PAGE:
Posted by pupuguru on April 29, 2013 at 12:07 PM · Report this
#25, look at the numbers, if you dare. Of course, the typical Seattle fuckwit hates numbers, but what the hell.

In 1990, King County outside of Seattle had 991,060 people. In 2012, it had grown 40% to 1,386,662 people.

In 1990, Seattle had 516,259 people. In 2012, it had grown 20% to 620,778 people.

King County outside of Seattle has grown twice as fast as Seattle since 1990. King County outside of Seattle has added 395,602 people. Seattle has added 104,519 people. The total growth was 510,121 people. Seattle was responsible for 22% of the population growth. The rest of the county was responsible for 78% of the population growth.

In 1970, Seattle had 46% of King County's population. In 2012, it had 31%. For the last 40 years, people have been voting with their feet and their money, and as a result Seattle's relative weight in both King County and Washington State has declined.

All the king horses, money, and apodment hovels aren't going to change that.
Posted by Unbrainwashed on April 29, 2013 at 12:29 PM · Report this
Dougsf 30
What's the tipping point for a suburb to become something more than a suburb?—which is a question, not a point I'm trying to make. Is it numbers, amenities, autonomy, or something less tangible? Berkeley, CA is just sorta Berkeley, but Bellevue, which is arguably as important to the region as Oakland, CA is to the Bay, is still just kinda Bellevue.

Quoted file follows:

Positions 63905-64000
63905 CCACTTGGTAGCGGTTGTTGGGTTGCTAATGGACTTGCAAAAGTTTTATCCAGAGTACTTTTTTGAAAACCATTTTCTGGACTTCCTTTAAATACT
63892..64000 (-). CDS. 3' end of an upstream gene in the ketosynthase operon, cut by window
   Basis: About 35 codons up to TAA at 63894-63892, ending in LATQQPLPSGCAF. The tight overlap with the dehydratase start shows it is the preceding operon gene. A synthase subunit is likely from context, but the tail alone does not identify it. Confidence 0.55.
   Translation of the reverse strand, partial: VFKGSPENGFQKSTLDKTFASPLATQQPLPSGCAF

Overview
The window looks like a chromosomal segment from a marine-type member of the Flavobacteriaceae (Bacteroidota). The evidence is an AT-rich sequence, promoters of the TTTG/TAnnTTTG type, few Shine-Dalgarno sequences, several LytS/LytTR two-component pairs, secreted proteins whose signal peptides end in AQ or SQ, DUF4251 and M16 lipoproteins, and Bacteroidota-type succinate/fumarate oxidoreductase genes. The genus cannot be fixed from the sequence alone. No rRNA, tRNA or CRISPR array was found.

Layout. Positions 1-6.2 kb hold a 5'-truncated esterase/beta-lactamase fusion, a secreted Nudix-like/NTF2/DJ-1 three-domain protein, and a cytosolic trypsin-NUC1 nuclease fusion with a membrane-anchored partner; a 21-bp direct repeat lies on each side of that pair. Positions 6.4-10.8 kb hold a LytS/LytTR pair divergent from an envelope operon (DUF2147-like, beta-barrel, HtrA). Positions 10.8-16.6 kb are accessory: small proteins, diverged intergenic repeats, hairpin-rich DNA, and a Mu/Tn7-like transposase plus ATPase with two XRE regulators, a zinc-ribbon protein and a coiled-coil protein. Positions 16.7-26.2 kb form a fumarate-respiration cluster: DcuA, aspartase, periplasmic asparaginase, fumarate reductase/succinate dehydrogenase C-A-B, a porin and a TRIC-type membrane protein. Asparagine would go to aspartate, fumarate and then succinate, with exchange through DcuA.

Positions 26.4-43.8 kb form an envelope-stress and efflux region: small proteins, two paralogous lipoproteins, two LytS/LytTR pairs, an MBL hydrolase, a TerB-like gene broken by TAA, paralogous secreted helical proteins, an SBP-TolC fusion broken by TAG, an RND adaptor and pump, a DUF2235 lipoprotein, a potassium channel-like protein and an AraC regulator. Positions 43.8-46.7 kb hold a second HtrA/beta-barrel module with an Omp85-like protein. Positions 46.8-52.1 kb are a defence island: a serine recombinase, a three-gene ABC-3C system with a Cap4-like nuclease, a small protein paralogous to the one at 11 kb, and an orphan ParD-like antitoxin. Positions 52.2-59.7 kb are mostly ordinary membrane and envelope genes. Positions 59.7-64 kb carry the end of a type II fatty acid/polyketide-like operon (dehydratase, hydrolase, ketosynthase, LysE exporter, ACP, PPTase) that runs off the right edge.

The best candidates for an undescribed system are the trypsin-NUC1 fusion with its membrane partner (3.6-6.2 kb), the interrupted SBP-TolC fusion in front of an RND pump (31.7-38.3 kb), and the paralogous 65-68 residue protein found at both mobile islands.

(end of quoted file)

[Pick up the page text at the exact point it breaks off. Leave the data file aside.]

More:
And so true what @7 said. Anyone with both children and the normal human capacity for guilt is going to have a much higher standard of living if they don't share a common wall. I really wish it did take a village, but people in the village got their own lives, too.
Posted by Dougsf on April 29, 2013 at 12:33 PM · Report this
keshmeshi 31

There's also the other side of that, where people who need to work a normal 9-to-5 or have kids who need to go to school at 8 a.m. every morning are going to be poorly served in an apartment full of 20-somethings who like to crank up the volume until 3 a.m.